STATE COLLEGE, Pa. (AP) — As their teammates filed out of practice earlier this week, Penn State defensive ends Adisa Isaac, Chop Robinson and Dani Dennis-Sutton lingered at the far end of the facility.
The ninth-ranked Nittany Lions’ most disruptive defenders stutter-stepped and bull-rushed their way around and through assistant coaches, putting in extra work before their biggest game of the season.
Penn State, boasting the country’s second-ranked defense, seeks to upstage Michigan’s top-ranked defense when the No. 2 Wolverines (9-0, 6-0 Big Ten, No. 3 CFP) visit Beaver Stadium on Saturday.
“This is a statement game from our defense because you know a lot of people around the country believe that Penn State is unable to take the next step,” cornerback Kalen King said. “And I feel like this game is the perfect opportunity for us to go out and prove ourselves against a powerhouse team like Michigan.”
The Nittany Lions (8-1, 5-1, No. 10 CFP) also want to keep their conference title hopes alive. The Wolverines, who’ve arguably been just as good on offense as they have been on defense, can snuff them out.
They’ve foiled everything every opponent has thrown at them so far.
Michigan is allowing just 6.7 points and 231.4 total yards per game. No team has taken a single snap inside Michigan’s 10-yard-line this season.
But the Wolverines know this game won’t be as easy.
“They’re a super-talented team,” Michigan quarterback JJ McCarthy said. “They’re well coached. It’s going to be a good one for us to see where we’re at.”
The Wolverines are in control of their fate. They play at Maryland on Nov. 18 before hosting No. 3 Ohio State in the season finale. For that game to mean more, Michigan must deal with Penn State’s rising offense, which has played well since Ohio State shut it down in a 20-12 loss on Oct. 21.
The Nittany Lions have scored 30 or more points in every game except the one in Columbus. They have scored 84 points and totaled 746 yards in the last two weeks.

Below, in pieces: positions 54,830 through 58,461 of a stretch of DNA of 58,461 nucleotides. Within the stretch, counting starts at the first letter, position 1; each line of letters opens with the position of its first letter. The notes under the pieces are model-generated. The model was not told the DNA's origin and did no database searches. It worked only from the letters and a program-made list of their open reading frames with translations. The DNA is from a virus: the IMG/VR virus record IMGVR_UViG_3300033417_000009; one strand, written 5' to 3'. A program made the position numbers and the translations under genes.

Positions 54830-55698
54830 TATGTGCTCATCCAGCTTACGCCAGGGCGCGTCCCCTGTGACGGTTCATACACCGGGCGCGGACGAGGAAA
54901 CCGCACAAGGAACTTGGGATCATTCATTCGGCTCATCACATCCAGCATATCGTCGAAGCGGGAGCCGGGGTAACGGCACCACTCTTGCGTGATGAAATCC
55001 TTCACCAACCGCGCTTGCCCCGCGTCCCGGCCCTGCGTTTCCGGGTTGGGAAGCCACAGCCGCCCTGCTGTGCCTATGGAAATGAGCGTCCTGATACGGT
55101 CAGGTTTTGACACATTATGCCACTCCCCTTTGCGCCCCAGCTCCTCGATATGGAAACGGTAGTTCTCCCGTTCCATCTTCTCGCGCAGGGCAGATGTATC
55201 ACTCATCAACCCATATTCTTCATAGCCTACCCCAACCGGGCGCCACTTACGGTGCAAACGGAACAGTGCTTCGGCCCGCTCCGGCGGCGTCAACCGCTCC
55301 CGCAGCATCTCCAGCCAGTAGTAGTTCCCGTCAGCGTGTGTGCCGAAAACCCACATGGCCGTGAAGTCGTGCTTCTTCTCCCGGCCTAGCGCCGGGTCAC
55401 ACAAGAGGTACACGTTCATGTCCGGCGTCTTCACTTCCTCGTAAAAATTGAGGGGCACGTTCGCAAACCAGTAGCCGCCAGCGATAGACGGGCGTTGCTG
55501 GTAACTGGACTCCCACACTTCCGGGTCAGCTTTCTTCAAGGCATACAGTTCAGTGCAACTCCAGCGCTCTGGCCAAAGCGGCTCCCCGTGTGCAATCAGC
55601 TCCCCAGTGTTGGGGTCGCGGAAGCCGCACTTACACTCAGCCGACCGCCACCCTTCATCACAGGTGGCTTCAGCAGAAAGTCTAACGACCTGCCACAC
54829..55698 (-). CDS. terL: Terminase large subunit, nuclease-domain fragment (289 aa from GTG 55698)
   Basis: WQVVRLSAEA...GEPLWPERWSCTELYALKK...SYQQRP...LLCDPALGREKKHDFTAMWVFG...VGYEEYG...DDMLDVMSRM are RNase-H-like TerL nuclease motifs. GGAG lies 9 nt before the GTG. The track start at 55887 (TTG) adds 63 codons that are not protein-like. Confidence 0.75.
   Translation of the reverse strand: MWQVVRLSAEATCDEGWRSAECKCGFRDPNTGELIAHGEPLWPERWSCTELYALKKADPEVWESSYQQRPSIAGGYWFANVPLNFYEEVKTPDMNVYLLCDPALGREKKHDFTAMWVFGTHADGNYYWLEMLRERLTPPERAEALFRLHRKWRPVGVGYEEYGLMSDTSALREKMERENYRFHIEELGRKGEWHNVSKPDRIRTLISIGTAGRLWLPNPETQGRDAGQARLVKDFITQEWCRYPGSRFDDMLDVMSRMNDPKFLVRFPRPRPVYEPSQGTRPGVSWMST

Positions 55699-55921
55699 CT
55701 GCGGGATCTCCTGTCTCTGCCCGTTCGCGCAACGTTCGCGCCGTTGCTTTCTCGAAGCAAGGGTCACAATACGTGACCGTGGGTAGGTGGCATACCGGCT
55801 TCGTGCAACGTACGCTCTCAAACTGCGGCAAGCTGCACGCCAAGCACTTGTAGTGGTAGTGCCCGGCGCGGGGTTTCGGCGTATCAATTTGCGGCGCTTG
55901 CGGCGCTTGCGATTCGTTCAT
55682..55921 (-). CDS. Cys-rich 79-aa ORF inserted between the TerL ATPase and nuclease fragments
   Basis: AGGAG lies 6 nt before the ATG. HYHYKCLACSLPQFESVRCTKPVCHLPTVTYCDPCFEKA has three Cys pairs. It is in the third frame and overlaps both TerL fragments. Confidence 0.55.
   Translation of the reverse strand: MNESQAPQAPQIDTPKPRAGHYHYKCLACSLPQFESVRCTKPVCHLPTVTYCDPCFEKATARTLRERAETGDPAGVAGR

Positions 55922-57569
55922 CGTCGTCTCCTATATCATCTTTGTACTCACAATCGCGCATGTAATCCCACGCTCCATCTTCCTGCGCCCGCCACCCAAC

“It’s one of those games where we can’t kill ourselves with mistakes because they’ll capitalize,” Penn State quarterback Drew Allar said. “We just have to do a good job of just, you know, eliminating all the unforced errors that you know can come back and bite us.”
Since Michigan’s alleged sign-stealing scheme became public nearly three weeks ago, coach Jim Harbaugh and his players have had to deal with the distraction.
Zak Zinter, an All-Big Ten offensive guard, has embraced the outside noise.
“There’s a lot of noise going on outside the building,” he said. “If someone thinks we’re the villain, I’m fine with being the villain. Sometimes, the villain wins and takes down the superhero.”
McCarthy has had good chemistry with wideouts Roman Wilson and Cornelius Johnson who’ve combined for 60 catches, 1,011 yards and 11 touchdowns.
It’s cause for concern for a Penn State secondary that’s allowed an average of 280 passing yards and two touchdowns per game over the last three weeks.
King said he was taking preparations personally after struggling to contain Marvin Harrison Jr. in Columbus.
“That loss, it brought us closer,” King said. “I feel like this stretch in November is really where we going to do a lot of our talking.”
Michigan running back Blake Corum hasn’t faced a defense like Penn State’s this season.
“Penn State is a great football team,” Corum said. “Great defense, top 10 in every category.”
Corum is pretty good, too. He has an FBS-high 16 touchdowns, scoring each on the ground.
Even though the Wolverines will be facing a ranked team for the first time since losing to TCU in the 2022 College Football Playoffs, Harbaugh insisted the previous foes put up a fight.
ODDS AND ENDS
Michigan is the least penalized team in the country and is averaging just 2.7 flags per game.
Penn State’s offense has used wristbands to call plays a few times this year and will do so again on Saturday.